From home improvements to holidays, setting up a joint savings account can help you save money and reach your goals together.
But you may find it different to saving on your own. On the one hand you’ll have someone to help you stay accountable and your savings will hopefully grow faster, on the other hand you’ll need to have trust and potentially some ground rules established.
Here are some tips to get started.
Set a goal together
Make a plan on how you'll save
It’s worth sitting down and deciding how you’ll save.
Will you both add the same amount to your joint saver each month? Or, will you add a percentage of your income if one of you earns more money?
Think about when you'll save too. It can be helpful to pay straight into your savings account when you get paid, then you don’t run the risk of accidentally spending the money.
Also, are there circumstances where you'll dip into your savings? If so, set yourself rules around this so you can avoid any arguments down the line.
Save in the right place
Opening a joint savings account gives you a place to keep your money and you may be able to earn interest on your savings, helping it to grow even more. If you’re planning on saving the same amount each month, you can set up a standing order from your joint current account, or your individual bank accounts.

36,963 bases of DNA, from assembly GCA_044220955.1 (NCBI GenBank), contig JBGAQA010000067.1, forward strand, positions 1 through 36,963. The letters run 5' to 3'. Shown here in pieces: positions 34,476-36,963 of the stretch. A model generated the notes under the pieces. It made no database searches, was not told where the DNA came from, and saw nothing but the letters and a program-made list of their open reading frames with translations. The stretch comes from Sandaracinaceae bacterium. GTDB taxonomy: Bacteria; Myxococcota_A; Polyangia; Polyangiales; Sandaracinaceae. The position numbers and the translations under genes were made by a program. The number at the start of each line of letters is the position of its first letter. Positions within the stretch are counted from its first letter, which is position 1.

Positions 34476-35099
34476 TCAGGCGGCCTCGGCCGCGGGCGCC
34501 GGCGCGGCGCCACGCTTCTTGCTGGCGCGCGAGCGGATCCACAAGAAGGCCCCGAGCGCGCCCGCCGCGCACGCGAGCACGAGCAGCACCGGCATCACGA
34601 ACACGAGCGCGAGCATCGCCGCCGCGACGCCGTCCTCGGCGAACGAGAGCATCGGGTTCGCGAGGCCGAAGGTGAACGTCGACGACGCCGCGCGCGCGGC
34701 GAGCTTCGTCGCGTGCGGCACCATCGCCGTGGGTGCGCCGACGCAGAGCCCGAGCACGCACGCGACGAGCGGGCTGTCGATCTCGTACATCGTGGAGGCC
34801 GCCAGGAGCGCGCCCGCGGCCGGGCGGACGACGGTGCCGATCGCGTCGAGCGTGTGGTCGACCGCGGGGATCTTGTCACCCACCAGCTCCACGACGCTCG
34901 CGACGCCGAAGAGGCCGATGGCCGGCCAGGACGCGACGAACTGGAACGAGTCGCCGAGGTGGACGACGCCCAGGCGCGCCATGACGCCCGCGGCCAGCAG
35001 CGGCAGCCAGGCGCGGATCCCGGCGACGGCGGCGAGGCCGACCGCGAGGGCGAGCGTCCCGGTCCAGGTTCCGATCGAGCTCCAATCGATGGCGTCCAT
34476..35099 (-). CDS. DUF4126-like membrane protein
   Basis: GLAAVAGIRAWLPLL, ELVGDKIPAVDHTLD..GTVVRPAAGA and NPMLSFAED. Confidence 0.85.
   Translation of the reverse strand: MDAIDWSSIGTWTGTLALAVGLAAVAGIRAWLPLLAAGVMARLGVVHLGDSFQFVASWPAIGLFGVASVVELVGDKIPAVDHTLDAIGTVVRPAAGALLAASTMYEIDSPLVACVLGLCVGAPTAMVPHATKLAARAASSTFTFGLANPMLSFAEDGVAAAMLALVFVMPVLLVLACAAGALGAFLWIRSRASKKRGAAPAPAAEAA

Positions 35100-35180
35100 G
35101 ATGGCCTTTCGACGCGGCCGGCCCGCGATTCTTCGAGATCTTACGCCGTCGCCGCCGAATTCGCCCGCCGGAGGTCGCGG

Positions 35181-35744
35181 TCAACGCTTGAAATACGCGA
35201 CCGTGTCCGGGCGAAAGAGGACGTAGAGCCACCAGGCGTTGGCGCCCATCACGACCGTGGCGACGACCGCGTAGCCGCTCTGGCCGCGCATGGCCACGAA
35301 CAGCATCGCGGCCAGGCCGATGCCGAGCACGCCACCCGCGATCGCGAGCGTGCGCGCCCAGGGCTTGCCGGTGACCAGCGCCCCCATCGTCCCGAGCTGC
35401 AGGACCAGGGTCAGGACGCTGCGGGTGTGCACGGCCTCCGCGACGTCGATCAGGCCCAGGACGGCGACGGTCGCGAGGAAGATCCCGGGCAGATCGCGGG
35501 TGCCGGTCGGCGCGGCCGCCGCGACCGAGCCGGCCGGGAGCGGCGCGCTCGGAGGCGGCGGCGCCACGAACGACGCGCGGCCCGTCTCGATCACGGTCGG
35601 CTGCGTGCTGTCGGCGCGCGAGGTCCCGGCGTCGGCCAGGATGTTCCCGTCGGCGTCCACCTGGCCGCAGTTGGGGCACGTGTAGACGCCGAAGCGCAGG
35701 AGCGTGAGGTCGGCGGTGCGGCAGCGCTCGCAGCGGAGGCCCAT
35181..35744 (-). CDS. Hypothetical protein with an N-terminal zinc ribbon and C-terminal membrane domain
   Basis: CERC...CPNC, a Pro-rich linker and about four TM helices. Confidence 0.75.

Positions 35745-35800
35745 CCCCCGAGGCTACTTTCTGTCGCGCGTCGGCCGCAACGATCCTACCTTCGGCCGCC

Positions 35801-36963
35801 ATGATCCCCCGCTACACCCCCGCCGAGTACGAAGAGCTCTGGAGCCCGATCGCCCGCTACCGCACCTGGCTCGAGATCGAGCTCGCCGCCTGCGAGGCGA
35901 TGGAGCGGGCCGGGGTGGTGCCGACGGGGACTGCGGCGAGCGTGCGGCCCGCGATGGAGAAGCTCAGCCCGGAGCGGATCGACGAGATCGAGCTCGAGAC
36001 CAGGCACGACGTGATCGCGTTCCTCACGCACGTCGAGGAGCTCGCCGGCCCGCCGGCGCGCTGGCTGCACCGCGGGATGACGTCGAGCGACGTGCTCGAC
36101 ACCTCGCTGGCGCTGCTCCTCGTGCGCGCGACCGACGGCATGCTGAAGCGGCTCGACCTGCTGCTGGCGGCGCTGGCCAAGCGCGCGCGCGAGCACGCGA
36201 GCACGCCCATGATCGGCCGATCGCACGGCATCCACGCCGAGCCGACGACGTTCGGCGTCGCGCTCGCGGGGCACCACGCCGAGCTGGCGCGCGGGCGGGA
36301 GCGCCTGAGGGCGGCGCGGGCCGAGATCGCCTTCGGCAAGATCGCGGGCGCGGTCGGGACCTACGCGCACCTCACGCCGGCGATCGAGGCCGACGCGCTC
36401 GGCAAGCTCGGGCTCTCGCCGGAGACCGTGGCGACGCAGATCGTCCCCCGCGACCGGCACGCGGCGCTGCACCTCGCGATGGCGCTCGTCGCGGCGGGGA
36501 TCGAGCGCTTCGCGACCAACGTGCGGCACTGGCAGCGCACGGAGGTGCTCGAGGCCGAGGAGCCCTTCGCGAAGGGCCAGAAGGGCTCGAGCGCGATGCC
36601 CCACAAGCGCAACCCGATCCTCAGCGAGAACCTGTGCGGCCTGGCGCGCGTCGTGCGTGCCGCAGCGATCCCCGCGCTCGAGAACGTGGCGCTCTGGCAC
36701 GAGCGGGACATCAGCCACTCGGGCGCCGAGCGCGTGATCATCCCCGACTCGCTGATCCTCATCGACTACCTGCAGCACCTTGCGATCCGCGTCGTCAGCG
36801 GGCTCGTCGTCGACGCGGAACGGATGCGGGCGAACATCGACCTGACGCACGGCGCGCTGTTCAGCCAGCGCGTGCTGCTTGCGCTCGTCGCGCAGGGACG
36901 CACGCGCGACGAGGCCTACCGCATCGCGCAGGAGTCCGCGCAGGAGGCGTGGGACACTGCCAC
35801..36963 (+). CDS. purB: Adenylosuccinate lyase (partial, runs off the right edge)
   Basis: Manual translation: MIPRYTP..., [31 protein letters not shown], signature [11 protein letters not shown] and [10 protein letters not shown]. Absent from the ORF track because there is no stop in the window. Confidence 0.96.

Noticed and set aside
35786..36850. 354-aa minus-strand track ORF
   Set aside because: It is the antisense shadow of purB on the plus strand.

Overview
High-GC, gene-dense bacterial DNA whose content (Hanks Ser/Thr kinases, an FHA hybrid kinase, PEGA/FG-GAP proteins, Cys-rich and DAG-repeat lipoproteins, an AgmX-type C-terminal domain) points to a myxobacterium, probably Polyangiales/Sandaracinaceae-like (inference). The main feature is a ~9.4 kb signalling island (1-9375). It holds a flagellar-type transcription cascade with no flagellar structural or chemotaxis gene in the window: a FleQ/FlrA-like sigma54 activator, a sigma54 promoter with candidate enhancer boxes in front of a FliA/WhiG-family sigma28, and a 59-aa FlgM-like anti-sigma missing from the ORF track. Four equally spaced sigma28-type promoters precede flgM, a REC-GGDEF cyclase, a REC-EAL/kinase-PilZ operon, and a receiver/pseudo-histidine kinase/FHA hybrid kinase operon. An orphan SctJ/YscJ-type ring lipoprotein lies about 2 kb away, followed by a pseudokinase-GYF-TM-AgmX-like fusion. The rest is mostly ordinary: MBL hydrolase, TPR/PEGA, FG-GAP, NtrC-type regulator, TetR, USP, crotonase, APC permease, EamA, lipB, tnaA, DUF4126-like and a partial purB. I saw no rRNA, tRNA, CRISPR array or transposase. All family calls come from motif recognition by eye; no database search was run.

As savings accounts aren't reported to credit reference agencies, opening a joint savings account won’t show up on your credit history.1
Make the most of tax allowances
If you’re married or in a civil partnership, you may be eligible for the marriage allowance. This is where the lower earner can transfer 10% of their personal allowance to their partner, effectively upping their partner’s personal allowance and meaning they pay up to £250 less income tax each year.
To be eligible, one of you will need to earn less than the personal allowance limit and one will need to be paying the basic 20% rate limit. Different rates apply in Scotland.2
Keep in mind, the value of tax benefits depends on your individual circumstances and tax rules and rates may change in the future.
Keep track of your savings
Regularly reviewing your progress against your goal will help you stay on track. You’ll be able to see how much more you need to reach your target and spot any issues.
If you think it will help, set yourselves milestones along the way where you can celebrate the progress made. It can be something small such as, ‘When we reach £1,000, we’ll go for dinner at our favourite restaurant.’
If things aren’t going to plan, take a look at your finances. You might find you’re overspending at the supermarket or there’s a bill you didn’t include in your initial budget. By doing this you should be able to understand why you’re not saving as much as you’d like and put things in place to change this.